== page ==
Willis and Morris were members of that distinctive New York society they wished to instruct, amuse, and refine. Both men had been involved in the newspaper business separately and together before their venture into the Home Journal. General George Morris had been editor of the New York Mirror, and N. P. Willis was famous not only as an author but also as a commentator about himself and the elegant world in which he traveled. He developed a style of gossip that Lucius Beebe was to make famous in more recent history. However, as the

-501-

Notes for this page

Add a new note
If you are trying to select text to create highlights or citations, remember that you must now click or tap on the first word, and then click or tap on the last word.
One moment ...
Project items

Items saved from this book

This book has been saved
Highlights (0)
Some of your highlights are legacy items.

Highlights saved before July 30, 2012 will not be displayed on their respective source pages.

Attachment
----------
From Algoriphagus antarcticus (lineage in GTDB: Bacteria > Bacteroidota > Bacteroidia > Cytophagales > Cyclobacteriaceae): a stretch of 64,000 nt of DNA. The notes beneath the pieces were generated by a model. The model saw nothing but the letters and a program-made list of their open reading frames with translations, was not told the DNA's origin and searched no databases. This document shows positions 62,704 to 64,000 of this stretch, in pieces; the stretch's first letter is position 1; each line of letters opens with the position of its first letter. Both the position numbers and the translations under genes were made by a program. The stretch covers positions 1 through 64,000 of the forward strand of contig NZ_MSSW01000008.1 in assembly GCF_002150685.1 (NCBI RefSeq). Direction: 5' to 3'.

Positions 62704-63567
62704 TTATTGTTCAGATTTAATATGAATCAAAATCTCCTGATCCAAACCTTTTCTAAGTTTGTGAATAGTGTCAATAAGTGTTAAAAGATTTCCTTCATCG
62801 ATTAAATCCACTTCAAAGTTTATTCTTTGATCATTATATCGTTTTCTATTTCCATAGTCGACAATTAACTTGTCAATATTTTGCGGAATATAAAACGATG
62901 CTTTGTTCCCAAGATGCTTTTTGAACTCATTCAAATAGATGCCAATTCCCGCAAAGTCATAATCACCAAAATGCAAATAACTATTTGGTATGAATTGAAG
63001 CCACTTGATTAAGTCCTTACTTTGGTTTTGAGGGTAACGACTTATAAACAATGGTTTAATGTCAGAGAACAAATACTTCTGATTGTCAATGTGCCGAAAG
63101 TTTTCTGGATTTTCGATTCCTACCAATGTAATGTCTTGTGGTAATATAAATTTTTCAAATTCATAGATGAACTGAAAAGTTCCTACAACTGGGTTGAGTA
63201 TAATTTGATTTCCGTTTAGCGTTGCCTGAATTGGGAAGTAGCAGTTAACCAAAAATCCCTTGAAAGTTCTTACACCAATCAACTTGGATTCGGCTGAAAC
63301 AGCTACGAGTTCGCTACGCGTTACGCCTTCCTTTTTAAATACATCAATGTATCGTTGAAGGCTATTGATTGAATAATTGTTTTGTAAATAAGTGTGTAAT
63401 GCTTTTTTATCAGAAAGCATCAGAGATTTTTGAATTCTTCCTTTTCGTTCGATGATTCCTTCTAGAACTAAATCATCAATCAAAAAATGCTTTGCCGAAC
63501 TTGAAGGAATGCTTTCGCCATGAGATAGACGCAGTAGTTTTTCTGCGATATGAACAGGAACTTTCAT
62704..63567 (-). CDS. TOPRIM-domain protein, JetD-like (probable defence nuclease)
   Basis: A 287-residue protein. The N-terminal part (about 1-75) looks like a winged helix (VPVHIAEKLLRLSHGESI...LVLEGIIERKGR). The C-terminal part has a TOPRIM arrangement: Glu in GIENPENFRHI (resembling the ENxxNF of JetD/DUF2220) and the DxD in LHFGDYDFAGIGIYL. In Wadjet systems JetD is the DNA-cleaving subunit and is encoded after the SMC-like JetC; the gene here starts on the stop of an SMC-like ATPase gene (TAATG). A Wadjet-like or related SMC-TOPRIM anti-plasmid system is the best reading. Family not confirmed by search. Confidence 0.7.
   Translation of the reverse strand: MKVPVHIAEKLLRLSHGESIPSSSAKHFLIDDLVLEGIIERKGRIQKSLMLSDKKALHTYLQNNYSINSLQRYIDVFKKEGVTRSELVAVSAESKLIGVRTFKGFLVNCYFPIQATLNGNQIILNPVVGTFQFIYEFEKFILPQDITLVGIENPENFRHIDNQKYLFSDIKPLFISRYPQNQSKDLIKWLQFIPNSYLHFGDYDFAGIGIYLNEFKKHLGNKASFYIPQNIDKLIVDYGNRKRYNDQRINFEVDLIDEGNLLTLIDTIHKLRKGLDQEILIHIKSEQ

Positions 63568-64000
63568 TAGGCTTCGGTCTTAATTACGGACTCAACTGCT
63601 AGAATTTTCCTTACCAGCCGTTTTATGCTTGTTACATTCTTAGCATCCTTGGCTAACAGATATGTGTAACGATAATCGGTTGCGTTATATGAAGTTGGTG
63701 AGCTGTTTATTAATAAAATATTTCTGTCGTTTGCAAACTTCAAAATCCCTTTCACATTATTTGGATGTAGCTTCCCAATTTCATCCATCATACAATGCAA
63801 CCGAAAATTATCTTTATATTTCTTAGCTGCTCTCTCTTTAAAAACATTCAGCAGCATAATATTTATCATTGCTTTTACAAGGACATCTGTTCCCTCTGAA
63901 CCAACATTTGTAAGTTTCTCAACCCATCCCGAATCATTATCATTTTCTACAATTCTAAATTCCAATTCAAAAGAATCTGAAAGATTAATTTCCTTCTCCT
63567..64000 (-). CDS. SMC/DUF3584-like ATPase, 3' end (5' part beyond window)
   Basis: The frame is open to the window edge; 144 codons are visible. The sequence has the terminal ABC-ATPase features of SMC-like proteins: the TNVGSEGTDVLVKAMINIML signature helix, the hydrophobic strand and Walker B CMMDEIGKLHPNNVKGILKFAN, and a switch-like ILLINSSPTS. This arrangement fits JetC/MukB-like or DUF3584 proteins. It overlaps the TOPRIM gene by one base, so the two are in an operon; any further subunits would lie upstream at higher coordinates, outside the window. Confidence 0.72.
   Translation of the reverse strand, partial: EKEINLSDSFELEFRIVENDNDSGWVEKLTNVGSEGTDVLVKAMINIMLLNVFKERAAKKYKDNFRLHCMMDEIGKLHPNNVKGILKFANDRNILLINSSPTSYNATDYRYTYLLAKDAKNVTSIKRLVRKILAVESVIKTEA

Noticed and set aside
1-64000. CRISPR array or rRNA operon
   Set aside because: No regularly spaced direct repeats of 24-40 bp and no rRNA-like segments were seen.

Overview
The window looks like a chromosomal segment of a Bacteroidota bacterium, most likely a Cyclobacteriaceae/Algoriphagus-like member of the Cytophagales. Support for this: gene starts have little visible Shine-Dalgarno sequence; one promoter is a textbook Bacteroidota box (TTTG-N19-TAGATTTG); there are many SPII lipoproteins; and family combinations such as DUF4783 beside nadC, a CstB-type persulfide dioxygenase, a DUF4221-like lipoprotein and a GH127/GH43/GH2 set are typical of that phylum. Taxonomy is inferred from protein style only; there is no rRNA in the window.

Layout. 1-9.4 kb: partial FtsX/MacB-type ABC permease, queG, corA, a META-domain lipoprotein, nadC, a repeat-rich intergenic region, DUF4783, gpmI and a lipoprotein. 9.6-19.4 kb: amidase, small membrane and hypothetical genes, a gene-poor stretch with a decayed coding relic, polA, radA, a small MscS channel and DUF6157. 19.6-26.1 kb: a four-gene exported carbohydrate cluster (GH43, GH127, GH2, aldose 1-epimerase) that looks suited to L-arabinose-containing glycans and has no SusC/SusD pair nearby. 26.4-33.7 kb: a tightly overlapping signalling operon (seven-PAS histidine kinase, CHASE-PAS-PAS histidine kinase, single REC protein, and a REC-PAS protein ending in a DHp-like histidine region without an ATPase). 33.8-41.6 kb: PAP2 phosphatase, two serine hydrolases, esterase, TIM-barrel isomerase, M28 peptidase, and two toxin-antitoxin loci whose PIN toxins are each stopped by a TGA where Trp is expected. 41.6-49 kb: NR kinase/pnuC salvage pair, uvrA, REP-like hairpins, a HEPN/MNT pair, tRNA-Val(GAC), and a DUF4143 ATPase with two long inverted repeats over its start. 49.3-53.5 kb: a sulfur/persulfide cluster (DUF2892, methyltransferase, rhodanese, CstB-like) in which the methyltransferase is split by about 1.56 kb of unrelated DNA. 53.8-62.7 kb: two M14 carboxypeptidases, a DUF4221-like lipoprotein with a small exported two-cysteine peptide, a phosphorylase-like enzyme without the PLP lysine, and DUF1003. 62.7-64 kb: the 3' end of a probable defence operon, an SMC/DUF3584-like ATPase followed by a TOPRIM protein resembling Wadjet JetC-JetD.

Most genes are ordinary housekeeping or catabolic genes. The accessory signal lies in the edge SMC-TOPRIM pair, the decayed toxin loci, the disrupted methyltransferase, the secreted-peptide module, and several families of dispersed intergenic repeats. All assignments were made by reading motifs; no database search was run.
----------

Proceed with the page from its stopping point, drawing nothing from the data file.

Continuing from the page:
You can easily re-create the highlights by opening the book page or article, selecting the text, and clicking “Highlight.”

Citations (0)
Some of your citations are legacy items.

Any citation created before July 30, 2012 will labeled as a “Cited page.” New citations will be saved as cited passages, pages or articles.

We also added the ability to view new citations from your projects or the book or article where you created them.

Notes (0)
Bookmarks (0)

You have no saved items from this book

Project items include:
  • Saved book/article
  • Highlights
  • Quotes/citations
  • Notes
  • Bookmarks
Notes
Cite this page

Cited page

Style
Citations are available only to our active members.
Sign up now to cite pages or passages in MLA, APA and Chicago citation styles.

(Einhorn, 1992, p. 25)

(Einhorn 25)

1

1. Lois J. Einhorn, Abraham Lincoln, the Orator: Penetrating the Lincoln Legend (Westport, CT: Greenwood Press, 1992), 25, http://www.questia.com/read/27419298.

Cited page

Bookmark this page